By, Brian K.Vaughan, Marcos Martin, and Muntsa Vicente
Review by, Tom Zimm
This issue starts where the last one left off: Liddy and Oscar have been transported into an alien spaceship after their brief initial meeting in Liddy’s yard. Issue #1 of this book provided the backstory of Liddy and Oscar. She is a landowner in southern Texas who is concerned about protecting her animals and property. He is formerly from Honduras seeking a new life in the United States. He leaves his country, faces trials, and perils on his way to the states only to be captured by an alien. Liddy meets with an ex-military person to get protection for her property and perseverates on how she can stay safe only to be captured by an alien.
Radar picks up a spaceship leaving the atmosphere in southern Texas near the Mexican border. Military personnel debate its trajectory but settle that it’s not of human origin. Meanwhile, Oscar wakes up in the belly of the ship that has captured him. He has a flashback to when he was a boy; he sees snakes and armadillos all around him. It sets the scene – it’s nasty in this spaceship. Oscar yells, “Somebody help me!” This scene makes the reader aware of Oscar’s emotional state and his vulnerability. It also asks the question: is Oscar the only survivor?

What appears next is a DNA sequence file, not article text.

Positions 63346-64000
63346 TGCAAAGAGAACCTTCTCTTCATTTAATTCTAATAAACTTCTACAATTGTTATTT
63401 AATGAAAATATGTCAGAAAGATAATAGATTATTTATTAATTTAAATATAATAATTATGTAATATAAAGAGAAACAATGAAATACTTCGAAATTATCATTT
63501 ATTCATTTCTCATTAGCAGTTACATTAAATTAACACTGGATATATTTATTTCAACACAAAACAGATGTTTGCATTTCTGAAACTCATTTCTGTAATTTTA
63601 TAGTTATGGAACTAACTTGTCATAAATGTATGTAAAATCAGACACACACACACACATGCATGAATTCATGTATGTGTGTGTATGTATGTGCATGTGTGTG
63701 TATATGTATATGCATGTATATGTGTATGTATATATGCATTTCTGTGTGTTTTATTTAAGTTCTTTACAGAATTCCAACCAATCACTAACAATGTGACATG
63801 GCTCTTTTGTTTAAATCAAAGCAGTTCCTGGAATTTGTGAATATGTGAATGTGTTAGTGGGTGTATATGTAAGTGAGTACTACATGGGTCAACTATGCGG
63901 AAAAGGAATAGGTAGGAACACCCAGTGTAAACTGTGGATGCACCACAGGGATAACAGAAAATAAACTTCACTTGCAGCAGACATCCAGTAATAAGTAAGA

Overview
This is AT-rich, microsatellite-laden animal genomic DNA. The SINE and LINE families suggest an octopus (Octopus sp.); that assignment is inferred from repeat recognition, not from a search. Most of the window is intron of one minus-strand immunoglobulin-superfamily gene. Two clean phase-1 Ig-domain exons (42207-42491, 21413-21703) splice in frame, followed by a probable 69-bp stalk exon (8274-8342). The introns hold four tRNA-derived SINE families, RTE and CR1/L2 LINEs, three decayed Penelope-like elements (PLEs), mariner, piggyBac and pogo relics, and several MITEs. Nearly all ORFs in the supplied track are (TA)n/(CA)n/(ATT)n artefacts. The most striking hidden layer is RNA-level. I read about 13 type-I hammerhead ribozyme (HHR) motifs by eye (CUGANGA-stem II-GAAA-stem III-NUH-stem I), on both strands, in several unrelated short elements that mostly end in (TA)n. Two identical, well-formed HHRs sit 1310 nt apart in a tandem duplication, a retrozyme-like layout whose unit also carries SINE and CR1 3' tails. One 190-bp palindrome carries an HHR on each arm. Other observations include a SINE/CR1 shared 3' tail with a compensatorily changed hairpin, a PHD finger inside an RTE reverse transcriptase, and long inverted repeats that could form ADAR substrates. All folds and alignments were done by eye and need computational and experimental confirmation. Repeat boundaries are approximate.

Oscar runs and lands in a pile of beach-ball-sized white and black cabbage-looking objects. While this happens, Liddy has a large femur bone in her hands and is swatting at things. She cannot speak Spanish, and he cannot speak English, as well. Somehow she has lost her clothes, which doesn’t add to the story, but rather makes the scene unnecessarily awkward. Oscar locates Liddy and gives her his coat. She demands that they find a way out. However, they stumble upon the remains of a decapitated horse. Oscar finds a sheath for a knife, which has gang insignia on it. Liddy puts two & two together and wonders if she blamed illegal aliens and the cartel for something aliens did. It serves to start the obvious conversation: how are Liddy and Oscar going to get along in the belly of this disgusting ship? Oscar interprets his situation as God punishing him for his sins. Liddy is angry and wanting to be free.
The second issue does little to pique my interest despite the strong start in issue one. The art is ok, nothing special. The dynamic between Liddy and Oscar is interesting because it shines a light on gender issues, racial issues, and hints at the rights of illegal aliens. However, now that both characters are in the belly of a spaceship that storyline feels watered down. I would recommend waiting for this to come out in trade and then check it out from your local library.